Under-Age Checking – And Spending – Get Easier

Discussion
Aug 17, 2012

The first-of-its-kind chip and pin-secured card has just been introduced in the U.K. for youngsters over the age of 12. Bearing a government PASS mark (Proof of Age Standard Scheme) plus birthday and age band, the prepaid card enables young people to spend, but not overspend. It also prevents purchases for which they are too young.

Dubbed "CitizenCard," Convenience Store magazine reports it is being promoted as "a safe and useful alternative to cash" and "the perfect all-round solution for younger people looking to prove their age and pay for purchases." Andrew Chevis, chief operating officer of CitizenCard, anticipates that over-18s will be the card’s greatest users, especially as it saves them having to carry identification and cash when out and about.

British convenience stores selling the cards, costing £15, will receive commission. The lack of fees is said to make CitizenCard "highly competitive." The card can be loaded free-of-charge by bank transfer, standing order, online banking or at Barclays branches. One disadvantage is a £1 charge for cash withdrawals, but advantages include discounts from participating retailers and venues plus £2 referral rewards.

National Federation of Retail Newsagents chief executive Paul Baxter described the card as a "huge step forward for PASS Proof of Age. … The Visa logo and hologram will add to the acceptance of the card as valid ID, and the clear distinction between 12-15, 16-17 and 18 plus cards will help our members to comply with the ever-stringent laws on underage sales."

As for online purchases, various codes have been blocked as a precaution, although sites are still "responsible for recognising the card number which identifies the user’s age," according to thisismoney.co.uk.

Experience from American chain 7-Eleven may be useful. Scanners in
California earlier this year began checking codes on drivers’ licenses and other forms of identification when customers try to purchase products which cannot be legally sold to minors. The system takes compliance to "the next level," according to senior director of regulatory affairs Keith Jones. One franchisee quoted by sacbee.com believes pressure for sales associates will be reduced as "it will be easier to determine if [customers] are old enough and help us keep records used to verify [age and identity]."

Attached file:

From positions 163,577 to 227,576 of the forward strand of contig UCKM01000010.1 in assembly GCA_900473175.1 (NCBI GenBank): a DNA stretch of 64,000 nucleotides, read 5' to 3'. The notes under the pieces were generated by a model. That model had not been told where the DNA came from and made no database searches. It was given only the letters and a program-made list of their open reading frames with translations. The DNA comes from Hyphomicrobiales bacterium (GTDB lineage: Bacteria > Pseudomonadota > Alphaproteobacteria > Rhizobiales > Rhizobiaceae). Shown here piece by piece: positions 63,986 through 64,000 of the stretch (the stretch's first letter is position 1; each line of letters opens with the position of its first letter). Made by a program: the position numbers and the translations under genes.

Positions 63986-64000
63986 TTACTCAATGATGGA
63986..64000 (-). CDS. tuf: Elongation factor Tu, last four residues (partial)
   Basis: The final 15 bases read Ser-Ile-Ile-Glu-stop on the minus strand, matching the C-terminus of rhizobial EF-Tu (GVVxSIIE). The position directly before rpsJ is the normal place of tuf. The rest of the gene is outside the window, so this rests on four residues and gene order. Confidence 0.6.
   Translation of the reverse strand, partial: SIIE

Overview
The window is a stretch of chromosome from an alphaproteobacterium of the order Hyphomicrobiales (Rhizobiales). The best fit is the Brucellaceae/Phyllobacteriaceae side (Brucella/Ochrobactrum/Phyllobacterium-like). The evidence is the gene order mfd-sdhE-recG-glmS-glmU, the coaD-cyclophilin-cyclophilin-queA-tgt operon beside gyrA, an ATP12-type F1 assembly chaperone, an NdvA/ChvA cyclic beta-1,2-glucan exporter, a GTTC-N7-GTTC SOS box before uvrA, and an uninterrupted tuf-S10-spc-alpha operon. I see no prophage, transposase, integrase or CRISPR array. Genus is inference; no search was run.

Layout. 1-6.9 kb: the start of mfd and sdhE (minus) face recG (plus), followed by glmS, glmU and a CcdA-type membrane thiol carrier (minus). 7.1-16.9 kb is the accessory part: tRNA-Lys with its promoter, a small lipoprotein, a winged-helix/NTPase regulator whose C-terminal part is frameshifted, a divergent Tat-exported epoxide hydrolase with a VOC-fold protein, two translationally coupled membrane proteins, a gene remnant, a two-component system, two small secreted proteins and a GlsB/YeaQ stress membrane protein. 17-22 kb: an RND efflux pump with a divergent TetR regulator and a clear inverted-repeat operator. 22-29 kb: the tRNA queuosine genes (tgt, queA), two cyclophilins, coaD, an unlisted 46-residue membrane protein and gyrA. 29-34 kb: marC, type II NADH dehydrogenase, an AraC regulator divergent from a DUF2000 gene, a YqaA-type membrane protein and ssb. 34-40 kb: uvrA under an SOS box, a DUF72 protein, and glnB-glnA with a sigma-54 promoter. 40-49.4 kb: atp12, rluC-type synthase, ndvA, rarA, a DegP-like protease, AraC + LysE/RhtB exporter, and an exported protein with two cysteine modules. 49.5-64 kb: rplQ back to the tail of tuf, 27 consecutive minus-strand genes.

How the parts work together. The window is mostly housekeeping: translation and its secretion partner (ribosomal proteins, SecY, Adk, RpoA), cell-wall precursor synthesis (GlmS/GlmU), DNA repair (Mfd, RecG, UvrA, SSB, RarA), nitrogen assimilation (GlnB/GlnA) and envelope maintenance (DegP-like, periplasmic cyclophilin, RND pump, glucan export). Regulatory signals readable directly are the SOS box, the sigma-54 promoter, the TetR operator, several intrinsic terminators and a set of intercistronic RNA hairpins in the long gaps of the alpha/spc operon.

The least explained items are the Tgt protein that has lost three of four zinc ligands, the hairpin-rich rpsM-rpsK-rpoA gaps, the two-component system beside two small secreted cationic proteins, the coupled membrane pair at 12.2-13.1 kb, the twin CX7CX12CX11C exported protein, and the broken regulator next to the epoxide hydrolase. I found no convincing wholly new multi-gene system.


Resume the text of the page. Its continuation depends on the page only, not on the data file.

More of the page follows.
Discussion Question: Would a combination age-verification and prepaid debit card be attractive to young American consumers as well as retailers?

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8 Comments on "Under-Age Checking – And Spending – Get Easier"

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Ken Lonyai
BrainTrust

No and no. American teens are not going to embrace being spotlighted for their age and will want to use cash to get around being carded. Retailers are not going to want yet another compliance burden that ultimately will chip away (a little) rather than increase revenues. Additionally, it will create another compliance police situation that no one will welcome and that will likely be fraught with issues and complaints. Until there’s a completely cashless society, these types of measures will be difficult to impose in the US.

Matt Schmitt
BrainTrust

Ouch. Let the privacy, regulatory, and general debate and hair pulling begin. I doubt we see anything soon gain traction on these shores.

For a similar example of controversy, let’s witness the upcoming fracas over Facebook’s attempts to open up access to younger users.

Max Goldberg
BrainTrust

Young Americans would want to carry any card that made them older in the eyes of merchants, and retailers would love any card that takes them off the hook for age-mandated purchases.

Seriously, any ID card will be “faked” by adolescents. Is it really necessary to add another card to the mix?

Ben Ball
BrainTrust

The black market in “18+ cards” will be huge! No need for further ID and I can buy beer and cigarettes. Perfect!

If anyone hears of an exchange being set up on this, I’d like to invest. Bernice?

Ralph Jacobson
BrainTrust

Although this may give some sense of independence for young teens, I agree with many of the points raised in the comments so far. My 16-year-old daughter has her own credit card on my account and I get a text message every time she uses it. I understand that may be somewhat dangerous in itself, however, it gives us both the choice and control we desire for her shopping experience. I don’t think we need another program that could be security-challenged.

Lee Kent
BrainTrust

But I would like a card that says I am over 21. I get so tired of having to pull out my license in the grocery or wine store when I am clearly over 21. Maybe we could make that over 35 so it is not as likely to be faked.

Dennis Serbu
Guest
Dennis Serbu
4 years 10 months ago

I think this (age verification and prepaid card) is the perfect answer to a question no one asked. Also an opportunity for fraud and misuse.

John Crossman
Guest
John Crossman
4 years 10 months ago

No. I don’t see the average American consumer liking this. The negative response back on this would far outweigh any benefit.

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